Hybrid Honda CR-V targets 50% electric driving
Honda’s first-ever CR-V Hybrid in Europe could run on battery power alone for more than 50% of a moderate-speed journey, aiding the brand’s plans to provide a viable alternative to diesels.
Available to order from October, the hybrid version of the fifth-generation SUV joins the existing petrol model that went on sale a month ago. As announced at the start of 2018, no diesel powerplants will be offered.
Although Marc Samuel, Honda UK’s fleet sales operations manager, told Fleet World earlier this year that it was a “bold” move to take out diesel from the range, he said that the timing was right as a growing number of fleets – including the model’s public sector heartland audience – switch to alternatives, including businesses previously wedded to diesels.
The petrol engine is expected to find favour with emergency response fleets looking to move on from diesel models but the forthcoming hybrid will add impetus to the drive to shift fleets away from diesels.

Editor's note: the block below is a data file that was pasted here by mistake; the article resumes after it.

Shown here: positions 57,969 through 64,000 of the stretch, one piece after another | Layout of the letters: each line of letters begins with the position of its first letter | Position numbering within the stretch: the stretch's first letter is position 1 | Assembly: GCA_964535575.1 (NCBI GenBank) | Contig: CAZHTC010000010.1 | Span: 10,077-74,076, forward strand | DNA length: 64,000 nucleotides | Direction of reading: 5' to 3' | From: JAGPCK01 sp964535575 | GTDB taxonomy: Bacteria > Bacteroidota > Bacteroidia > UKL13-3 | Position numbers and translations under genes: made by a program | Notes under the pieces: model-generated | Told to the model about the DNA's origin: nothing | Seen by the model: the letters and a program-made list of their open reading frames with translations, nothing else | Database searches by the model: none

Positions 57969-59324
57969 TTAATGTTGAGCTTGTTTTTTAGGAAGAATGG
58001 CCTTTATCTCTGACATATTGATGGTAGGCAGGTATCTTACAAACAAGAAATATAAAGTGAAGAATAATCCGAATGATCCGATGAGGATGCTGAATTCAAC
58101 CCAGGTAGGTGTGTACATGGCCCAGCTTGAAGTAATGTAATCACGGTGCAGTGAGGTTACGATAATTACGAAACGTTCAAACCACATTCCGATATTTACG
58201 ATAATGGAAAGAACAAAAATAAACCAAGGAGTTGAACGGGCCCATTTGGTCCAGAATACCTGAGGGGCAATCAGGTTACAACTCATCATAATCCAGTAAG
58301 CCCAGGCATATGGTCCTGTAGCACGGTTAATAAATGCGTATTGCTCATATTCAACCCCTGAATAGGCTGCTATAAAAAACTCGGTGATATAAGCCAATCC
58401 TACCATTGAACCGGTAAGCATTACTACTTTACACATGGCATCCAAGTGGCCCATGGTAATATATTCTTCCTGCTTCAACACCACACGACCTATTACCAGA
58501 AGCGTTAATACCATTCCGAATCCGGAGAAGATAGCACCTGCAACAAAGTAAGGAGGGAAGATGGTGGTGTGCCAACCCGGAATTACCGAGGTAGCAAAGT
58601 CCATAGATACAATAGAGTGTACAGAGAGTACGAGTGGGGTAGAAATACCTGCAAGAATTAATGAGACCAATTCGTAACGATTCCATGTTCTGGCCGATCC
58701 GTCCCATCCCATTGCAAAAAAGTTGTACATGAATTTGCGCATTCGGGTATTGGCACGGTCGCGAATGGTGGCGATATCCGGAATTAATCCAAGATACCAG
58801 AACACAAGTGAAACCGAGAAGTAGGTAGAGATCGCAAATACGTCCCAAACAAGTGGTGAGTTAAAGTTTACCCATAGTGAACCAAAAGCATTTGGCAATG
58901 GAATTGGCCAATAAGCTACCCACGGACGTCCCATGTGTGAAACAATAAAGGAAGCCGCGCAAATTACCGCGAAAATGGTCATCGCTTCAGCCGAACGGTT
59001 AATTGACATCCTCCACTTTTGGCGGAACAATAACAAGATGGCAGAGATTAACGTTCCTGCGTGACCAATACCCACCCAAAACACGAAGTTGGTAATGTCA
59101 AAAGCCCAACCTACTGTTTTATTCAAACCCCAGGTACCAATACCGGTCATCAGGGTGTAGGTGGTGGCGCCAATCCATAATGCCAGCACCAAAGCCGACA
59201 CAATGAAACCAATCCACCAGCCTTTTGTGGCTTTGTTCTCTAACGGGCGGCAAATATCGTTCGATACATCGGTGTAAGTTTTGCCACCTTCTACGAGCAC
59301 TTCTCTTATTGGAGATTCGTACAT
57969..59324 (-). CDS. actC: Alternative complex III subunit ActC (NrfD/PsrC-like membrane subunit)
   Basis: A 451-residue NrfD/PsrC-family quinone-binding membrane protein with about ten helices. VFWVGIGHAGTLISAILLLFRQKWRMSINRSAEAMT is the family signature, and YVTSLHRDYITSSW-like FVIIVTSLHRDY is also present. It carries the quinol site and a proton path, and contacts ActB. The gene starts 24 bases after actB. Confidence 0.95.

Comprising a 2.0-litre i-VTEC Atkinson cycle petrol engine, two electric motors and a lithium ion battery pack along with a single fixed-gear ratio, the Intelligent Multi-Mode Drive (i-MMD) hybrid system will automatically switch between three driving modes – EV Drive, Hybrid Drive and Engine Drive.
Honda says that at a moderate cruise, the CR-V Hybrid will typically run in battery-only EV Drive for more than half of the time, whilst at faster speeds, the car will be in EV Drive for approximately one third of the time.
Drivers will be able to use a Vehicle Driver Information Interface (DII) screen to see which energy sources are being used to power the vehicle and the recharging status of the system.
First customer deliveries of the CR-V Hybrid start in early 2019. Fuel and CO2 figures and pricing will be announced closer to the launch.